Stalybridge buffet bar

Stalybridge buffet bar

The Formations of Humanity
Yep, the title did promise that I’d get round to talking about this, and I have look. It’s a subject that surely can’t fail to fascinate. How did we come about to be the dominate creature on the planet? To function in ways that no other creature does, to think in ways that no other creature does. Why do we appreciate and create art and music, and build tools, and yet nothing else does. Obviously I don’t have the answer, but it’s something I keep thinking and wandering about, and I’m keen to learn more about. I’m reading Alice Roberts’ The Incredible Human Journey (read what the Guardian said about it here) in the hope it might teach me something. I’m all ears if anyone has any better sources of info..

Leeds
There’s been loads of interesting debate going on about my home city recently, most notably just here: http://theculturevulture.co.uk/blog/?p=7098. Seems a lot of people are a
little unimpressed by what Leeds offers culturally and how the city present’s itself to the outside world.

And Finally…
If I could get a month or so off work, I’d
bloody love to go WWOOFing, learn some skills in farming and go back to nature for a bit. How very middle class of me.

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Foraging: food for free

Some of our foraging spoils

Some of our foraging spoils

As I mentioned briefly in my last post, I’ve been getting quite excited by the idea of becoming more self-sufficient. I want to grow my own veg, brew my own beer, make and repair my own things. I quite want some chickens too.

It feels good doing these things, it’s amazingly cost-effective (it’d be nice to spend less time having to think about making money and more time having fun, no?), and it’s good for the world if you cut down on things like transport costs for food, screwing over of farmers, that kind of thing.

I’m no revolutionary. And I don’t know much about much of these stuff. Many of my ideas have come straight from Tom Hodgkinson of The Idler and also Carolyn Steel’s Hungry City, which I’ve mentioned before.

Because of this newfound excitement about such things (maybe it’s just a phase, I hope not) when I read this article in Leeds Guide a month or so back, I decided I had to do it. Incase you haven’t clicked the link, it’s a piece about Food For Free Foraging Works in Leeds, a guided walk around parts of Leeds teaching what grows in the parks and woodland in Leeds, what you can and can’t eat and how to pick it in a way so as not to damage the wildlife.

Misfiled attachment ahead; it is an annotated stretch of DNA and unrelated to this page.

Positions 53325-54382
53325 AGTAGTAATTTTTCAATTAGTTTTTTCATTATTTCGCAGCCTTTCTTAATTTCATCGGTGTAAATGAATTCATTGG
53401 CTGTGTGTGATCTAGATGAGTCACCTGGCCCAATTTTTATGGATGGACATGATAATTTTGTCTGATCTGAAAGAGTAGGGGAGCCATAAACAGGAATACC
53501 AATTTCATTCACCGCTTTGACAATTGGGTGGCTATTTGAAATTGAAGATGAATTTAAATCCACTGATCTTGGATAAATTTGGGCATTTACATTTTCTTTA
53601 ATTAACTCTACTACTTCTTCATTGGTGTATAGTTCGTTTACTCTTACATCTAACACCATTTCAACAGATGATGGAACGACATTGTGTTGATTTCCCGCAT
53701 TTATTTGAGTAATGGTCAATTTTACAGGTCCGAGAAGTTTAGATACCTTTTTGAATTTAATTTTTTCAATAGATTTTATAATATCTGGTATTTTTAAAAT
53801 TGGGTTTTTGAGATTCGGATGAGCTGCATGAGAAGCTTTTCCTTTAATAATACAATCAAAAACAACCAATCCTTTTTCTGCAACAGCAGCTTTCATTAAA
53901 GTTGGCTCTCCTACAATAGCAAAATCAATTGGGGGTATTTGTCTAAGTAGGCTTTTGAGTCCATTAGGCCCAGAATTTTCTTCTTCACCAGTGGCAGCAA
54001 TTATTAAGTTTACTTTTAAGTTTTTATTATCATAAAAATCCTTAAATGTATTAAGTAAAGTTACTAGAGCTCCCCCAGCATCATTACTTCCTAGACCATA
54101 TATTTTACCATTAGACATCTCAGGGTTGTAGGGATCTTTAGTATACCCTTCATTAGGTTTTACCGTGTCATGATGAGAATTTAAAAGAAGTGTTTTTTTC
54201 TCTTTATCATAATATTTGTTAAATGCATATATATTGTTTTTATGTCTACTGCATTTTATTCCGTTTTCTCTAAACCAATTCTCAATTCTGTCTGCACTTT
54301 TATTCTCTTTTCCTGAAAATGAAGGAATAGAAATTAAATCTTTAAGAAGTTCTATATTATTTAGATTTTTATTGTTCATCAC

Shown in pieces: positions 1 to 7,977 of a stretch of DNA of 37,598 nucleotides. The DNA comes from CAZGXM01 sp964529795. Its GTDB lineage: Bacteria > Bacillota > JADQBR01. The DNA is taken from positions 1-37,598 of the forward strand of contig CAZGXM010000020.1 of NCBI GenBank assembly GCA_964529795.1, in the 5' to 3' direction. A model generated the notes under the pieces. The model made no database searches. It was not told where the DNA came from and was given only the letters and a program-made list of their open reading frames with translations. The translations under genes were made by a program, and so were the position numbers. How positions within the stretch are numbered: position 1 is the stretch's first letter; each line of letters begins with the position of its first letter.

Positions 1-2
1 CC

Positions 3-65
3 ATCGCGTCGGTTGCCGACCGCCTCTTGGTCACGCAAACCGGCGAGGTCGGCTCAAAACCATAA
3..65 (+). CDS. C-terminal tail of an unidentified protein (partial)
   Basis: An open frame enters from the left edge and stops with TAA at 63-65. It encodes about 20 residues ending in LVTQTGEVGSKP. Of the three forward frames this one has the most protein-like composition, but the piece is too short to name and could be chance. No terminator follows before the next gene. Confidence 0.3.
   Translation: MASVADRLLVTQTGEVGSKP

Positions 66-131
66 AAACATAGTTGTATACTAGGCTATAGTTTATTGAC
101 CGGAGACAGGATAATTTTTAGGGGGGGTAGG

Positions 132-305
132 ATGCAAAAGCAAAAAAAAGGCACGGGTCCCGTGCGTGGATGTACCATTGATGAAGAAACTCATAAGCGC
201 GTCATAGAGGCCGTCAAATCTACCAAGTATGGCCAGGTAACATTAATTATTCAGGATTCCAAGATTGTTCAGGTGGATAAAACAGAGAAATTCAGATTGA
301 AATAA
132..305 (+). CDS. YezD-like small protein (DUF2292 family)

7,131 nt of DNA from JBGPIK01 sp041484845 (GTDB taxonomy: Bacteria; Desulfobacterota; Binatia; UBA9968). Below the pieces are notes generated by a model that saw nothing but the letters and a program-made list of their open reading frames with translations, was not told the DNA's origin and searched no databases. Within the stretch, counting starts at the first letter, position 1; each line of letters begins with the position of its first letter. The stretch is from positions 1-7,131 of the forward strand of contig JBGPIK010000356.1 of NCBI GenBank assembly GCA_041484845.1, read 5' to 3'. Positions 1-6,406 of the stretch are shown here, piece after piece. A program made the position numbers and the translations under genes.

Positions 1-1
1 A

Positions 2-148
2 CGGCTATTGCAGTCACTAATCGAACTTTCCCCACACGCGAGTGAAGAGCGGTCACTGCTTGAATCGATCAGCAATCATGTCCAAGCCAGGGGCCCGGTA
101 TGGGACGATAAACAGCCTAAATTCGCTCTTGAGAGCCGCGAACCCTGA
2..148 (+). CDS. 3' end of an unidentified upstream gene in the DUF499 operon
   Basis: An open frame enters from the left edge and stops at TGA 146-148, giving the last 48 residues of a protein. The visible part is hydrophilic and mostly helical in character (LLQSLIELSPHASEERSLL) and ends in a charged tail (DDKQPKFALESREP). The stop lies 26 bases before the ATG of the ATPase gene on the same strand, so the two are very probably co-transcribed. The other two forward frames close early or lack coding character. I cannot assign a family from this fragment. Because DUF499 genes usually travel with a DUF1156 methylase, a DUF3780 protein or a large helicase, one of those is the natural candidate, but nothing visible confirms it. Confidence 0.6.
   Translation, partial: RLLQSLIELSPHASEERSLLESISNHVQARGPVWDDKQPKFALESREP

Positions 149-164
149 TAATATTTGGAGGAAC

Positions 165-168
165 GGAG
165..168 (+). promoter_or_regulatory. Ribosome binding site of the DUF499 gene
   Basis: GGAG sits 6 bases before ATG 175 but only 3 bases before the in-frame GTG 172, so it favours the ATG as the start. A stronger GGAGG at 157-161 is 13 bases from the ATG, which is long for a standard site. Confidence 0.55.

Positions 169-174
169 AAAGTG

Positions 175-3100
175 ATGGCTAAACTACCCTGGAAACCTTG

I did this walk earlier today. And it was excellent.

Our guide, Mina, was effusive and clearly excited by the possibilities of foraging (she gets most of her food through foraging and freeganism) – you should have seen her excitement at finding osyter mushrooms – and she took us round Meanwood Park (which is simply stunning, look at the picture below) showing us some choice selections.

Meanwood Park, ahhhh

Meanwood Park, ahhhh

It’s amazing just how much you can pick and eat. Mina pointed us in the direction of the obvious (nettles, camomile, water cress) to the more obscure (jelly-ear mushrooms and hairy bitter cress) showing us how to identify plants and mushrooms, how to check they’re not going to kill you, and how to not deplete the area of any plant (ie never take something if you can’t find it twice in the area).

The key finds, other than the aforementioned osyter mushrooms were wild garlic (which is all over Meanwood and is a long-leaved plant that smells just like garlic) and chicken-of-the-woods mushroom. The latter was half way up a tree, required some climbing and is amazing. It smells, looks and tastes like roast chicken. And it’s quite ugly look:

Chicken of the Woods

Chicken of the Woods

After a good three hours of strolling, picking and tasting, Mina serves up an amazing picnic of quiche, pie and cake, made using ingredients found from foraging. Plus, she cooks up some wild garlic and oyster mushrooms that we picked just an hour ago – no more than one food mile there!

It’s a fascinating walk, and it’s left me itching (not literally, although I did get a few nettle stings) to get back out and do some foraging of my own. I’ve already got a wild garlic pesto in the fridge from today’s finds, and a third of that chicken-of-the-woods mushroom to boot.

As a final note, all the proceeds from these walks go to a very good cause, a non-denominational education centre in Kenya (more info here: www.facebook.com/group.php?gid=34548307757&ref=mf) run by Mina’s family.

If you’re interested in doing the walk yourself, contact Mina at minamoo@gmail.com, and she will get in touch with the next dates